A request by LaFollette Interim City Administrator Cade Sexton revealed the city has no immediate plans to fill the administrator’s full-time position.
During the LaFollette City Council workshop last week, Sexton said he has been scrutinized for working less than part-time hours on some occasions.
He requested the position have fewer restrictions on the hours. A verbal agreement between Sexton and the council to fill the administrative position on a part-time basis was established after David G. Young was terminated from the job. It was agreed Sexton would be paid by the hour.
Sexton said he is working less than 32-hours some weeks and more on others. He doesn’t want to be restricted with a 32-hour workweek.
“Some weeks I work 20 and on one week I may work 50,” said Sexton
The pay difference between 20 hours and 50 hours is significant. The current budget for the city administrator is $36,000. Sexton plans to stay within the budget and plan his hours accordingly, he said.
The budget for the city administrator’s position dropped from $88,000 in the 2009-10 fiscal year to $36,000 this fiscal year. The budget would have to be adjusted if a full-time administrator was hired.
But LaFollette Mayor Mike Stanfield said a full-time administrator is not necessary.
“The city does not need a full-time city administrator,” said Stanfield about the position that previously included an assistant.
By cutting the administrator’s hours in half and eliminating the assistant position the city is saving about $50,000 a year, according to the budget.
“It has been a tough budget year and there is not a lot of money there for a full-time city administrator,” said Sexton.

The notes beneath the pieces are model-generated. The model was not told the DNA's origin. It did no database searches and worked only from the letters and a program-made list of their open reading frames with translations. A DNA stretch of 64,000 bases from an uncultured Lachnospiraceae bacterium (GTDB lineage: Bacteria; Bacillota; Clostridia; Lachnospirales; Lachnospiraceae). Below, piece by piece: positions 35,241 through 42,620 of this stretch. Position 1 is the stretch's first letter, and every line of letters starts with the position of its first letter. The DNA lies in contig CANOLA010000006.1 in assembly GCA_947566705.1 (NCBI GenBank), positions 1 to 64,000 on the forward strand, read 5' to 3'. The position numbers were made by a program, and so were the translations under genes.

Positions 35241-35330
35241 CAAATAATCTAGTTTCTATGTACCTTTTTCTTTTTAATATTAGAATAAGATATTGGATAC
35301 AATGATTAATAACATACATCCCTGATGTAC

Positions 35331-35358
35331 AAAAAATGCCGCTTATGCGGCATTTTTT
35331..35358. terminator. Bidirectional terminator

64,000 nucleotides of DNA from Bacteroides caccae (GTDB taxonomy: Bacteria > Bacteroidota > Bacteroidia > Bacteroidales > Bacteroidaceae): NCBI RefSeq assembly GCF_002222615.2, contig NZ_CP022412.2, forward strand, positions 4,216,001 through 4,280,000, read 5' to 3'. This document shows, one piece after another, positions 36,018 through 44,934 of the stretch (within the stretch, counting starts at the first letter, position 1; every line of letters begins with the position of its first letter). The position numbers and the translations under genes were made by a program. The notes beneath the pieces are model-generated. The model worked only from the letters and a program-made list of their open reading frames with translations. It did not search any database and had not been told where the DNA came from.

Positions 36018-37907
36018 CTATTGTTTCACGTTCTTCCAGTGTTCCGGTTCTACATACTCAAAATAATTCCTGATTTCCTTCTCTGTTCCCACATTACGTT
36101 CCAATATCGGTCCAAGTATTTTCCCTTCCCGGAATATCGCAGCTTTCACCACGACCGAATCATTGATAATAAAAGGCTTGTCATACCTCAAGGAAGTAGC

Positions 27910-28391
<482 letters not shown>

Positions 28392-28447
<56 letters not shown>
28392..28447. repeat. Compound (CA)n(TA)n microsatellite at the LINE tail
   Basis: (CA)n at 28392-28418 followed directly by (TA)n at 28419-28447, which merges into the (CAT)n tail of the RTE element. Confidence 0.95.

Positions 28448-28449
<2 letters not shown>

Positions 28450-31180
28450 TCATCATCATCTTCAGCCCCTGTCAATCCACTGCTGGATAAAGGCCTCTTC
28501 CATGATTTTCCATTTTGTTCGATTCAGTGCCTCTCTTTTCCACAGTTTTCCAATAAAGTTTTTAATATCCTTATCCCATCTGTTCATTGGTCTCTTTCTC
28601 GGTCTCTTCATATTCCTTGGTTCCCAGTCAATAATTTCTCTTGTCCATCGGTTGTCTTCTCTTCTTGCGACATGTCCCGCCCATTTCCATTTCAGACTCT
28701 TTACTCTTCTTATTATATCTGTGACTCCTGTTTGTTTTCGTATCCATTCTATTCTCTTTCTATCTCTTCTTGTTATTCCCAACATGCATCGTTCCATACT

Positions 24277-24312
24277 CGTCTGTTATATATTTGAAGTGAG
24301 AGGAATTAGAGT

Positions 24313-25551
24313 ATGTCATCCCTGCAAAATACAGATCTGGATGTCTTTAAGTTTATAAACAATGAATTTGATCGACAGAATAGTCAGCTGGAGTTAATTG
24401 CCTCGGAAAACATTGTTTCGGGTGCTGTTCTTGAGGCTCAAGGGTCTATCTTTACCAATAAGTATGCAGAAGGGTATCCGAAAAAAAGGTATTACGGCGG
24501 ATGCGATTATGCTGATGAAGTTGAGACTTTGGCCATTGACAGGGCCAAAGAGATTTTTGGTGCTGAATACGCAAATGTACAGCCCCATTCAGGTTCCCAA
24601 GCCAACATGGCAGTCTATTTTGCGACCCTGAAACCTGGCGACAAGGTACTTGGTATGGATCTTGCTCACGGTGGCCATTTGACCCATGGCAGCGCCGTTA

Sexton doesn’t receive benefits through the city, but receives retirement pay from 30 years of government employment, he said. Retirement benefits allow Sexton to work up to 900 hours a year. At 32-hour work week, Sexton would be working 1,500 hours a year.
At the LaFollette Council meeting on Tuesday Sexton provided the council with an agreement. The agreement outlined the responsibilities of the city administrator and the request to have fewer restrictions on his hours. While Sexton wanted fewer restrictions, the agreement provided him the flexibility to work up to 40 hours a week.
The position is not permanent, as Sexton said he wants to retire. But for now, Sexton doesn’t see the city hiring a full- time administrator in the current budget year.
“We’ve got projects going and I plan on seeing them completed,” said Sexton about staying with the city. “If I have exceeded the $36,000, I’ll continue to work with no pay.”
“If they want to hire a full-time administrator that is their prerogative and maybe I’ll apply,” said Sexton at the meeting this week.
The need for a full-time city administrator will be at the council’s discretion and Stanfield said nothing is permanent.
With no restrictions in hours Sexton could make his schedule within the budget, but at the same time he would not be required to work the same hours weekly.
“I feel I am needed here and if it’s something to help the city I